5 Things You Didn't Know About Rosé - French Wine School

5 Things You Didn't Know About Rosé


At French Wine School, we pay special attention to rosé– since it originated in France!  France is home to several wine regions making excellent rosé, by far the most famous is Provence. 

During our time in wine education, we’ve come across a few common misconceptions about our favourite pink drink so let’s set them straight. Below are five things that might surprise you about rosé.


1. Rosé is the oldest known wine in the world.

In 600 BC, the Phocaeans (Greeks from Asia Minor) brought vines to Massalia, which is modern day Marseille. They started cultivating the vine for wine in Europe. A likely accident in the rush to get this popular wine bottled, the ancient Greeks simply squished juice out of red grapes which naturally seeped the colour out too. As it turned out, a lovely pink emerged with the shade varying based on how long the batch had been in contact with grape skins. 


2. Provence is where rosé was born — but it didn’t stop there.

Provence is still the only region in the world to dedicate itself to crafting rosé and have been doing it successfully for 2,600 years. (Woah!) While Provence is definitely the benchmark for superior rosé, it’s become so popular, there are wine regions across the globe eager to make their own version. Oregon, South Africa, Greece, Australia and many other countries are trying their hand at producing fragrant, more complex rosés and many doing a great job of it. Try some and make sure to find out what grapes they use.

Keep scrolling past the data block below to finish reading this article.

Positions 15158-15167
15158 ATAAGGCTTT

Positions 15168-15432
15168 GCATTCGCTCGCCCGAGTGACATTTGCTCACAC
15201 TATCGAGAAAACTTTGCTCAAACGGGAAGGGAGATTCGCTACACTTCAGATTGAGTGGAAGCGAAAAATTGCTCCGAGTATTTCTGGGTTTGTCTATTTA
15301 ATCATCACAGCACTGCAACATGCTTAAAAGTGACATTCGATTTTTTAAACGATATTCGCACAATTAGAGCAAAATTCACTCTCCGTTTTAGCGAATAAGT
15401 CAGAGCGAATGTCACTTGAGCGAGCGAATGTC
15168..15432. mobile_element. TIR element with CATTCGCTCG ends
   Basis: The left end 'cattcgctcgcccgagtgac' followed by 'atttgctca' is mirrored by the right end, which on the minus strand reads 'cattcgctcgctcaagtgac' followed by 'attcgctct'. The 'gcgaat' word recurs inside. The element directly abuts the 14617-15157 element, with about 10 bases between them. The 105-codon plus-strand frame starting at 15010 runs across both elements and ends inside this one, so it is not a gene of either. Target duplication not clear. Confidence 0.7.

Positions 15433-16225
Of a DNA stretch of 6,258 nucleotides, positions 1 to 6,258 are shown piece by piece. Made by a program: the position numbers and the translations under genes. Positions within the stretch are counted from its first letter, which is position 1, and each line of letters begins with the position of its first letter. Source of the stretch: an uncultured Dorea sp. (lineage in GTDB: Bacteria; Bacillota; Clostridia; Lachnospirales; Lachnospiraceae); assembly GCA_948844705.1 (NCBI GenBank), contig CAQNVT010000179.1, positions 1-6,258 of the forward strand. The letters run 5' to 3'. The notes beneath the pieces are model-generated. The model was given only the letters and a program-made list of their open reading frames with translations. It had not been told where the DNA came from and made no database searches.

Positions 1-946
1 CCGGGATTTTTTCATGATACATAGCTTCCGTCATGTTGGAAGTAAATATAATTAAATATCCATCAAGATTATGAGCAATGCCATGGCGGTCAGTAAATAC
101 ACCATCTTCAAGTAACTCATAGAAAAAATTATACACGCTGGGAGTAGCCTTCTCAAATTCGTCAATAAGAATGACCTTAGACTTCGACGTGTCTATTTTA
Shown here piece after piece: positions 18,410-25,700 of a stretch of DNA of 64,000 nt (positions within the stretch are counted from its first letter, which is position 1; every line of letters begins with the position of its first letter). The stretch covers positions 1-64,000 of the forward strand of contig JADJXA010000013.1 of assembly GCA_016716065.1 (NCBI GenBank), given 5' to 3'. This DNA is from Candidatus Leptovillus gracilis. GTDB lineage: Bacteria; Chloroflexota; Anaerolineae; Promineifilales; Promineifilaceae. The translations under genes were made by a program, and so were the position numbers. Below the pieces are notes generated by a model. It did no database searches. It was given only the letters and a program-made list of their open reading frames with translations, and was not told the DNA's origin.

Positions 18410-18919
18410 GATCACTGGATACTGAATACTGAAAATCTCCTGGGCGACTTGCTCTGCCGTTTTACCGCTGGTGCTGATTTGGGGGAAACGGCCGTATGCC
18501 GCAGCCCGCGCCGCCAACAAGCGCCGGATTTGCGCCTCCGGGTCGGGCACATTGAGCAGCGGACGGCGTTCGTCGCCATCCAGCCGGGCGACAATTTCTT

3. Rosé in Provence is made from a blend of red grapes.

Many people have thought rosé to be a blend of red and white grapes,(particularly the many styles with a delicate pink colour), but in Provence, all rosé is made from a blend of red grapes. The colour, as we mentioned, is from the quick juice pressing and how long it stays in contact with the skins.


4. The colour doesn’t relate to complexity or sweetness.

It’s often believed that the paler the pink, the drier the rosé will be, but this isn’t necessarily the case. One thing that marks Provençal rosé is its lighter colour—a delicate pink that can sometimes verge on clear. But that doesn’t mean Provençal rosé lacks complexity, thanks to the many grape blends used in its production such as mourvedre, grenache, syrah (shiraz) and cinsault. You can get anything from classic berry and citrus fruit, fragrant florals and racy minerality. So in fact, the colour only has to do with how long the grape skins stay immersed in the juice during the fermentation process: The deeper the hue, the longer the contact.


5. Rosé is not just a light summer wine

Although we acknowledge rosé is perfect for long summer days. It’s not only the preferred aperitif wine in Provence, its also a perfect match to many dishes year round. You need only to look at the character of grapes in a Provencal blend, to know what a delightful rosé wine awaits you.


Hopefully, you learned a few things you didn’t know about rosé! Interested in learning more? Enroll in our Provence online course and learn the whole story. For more information click here.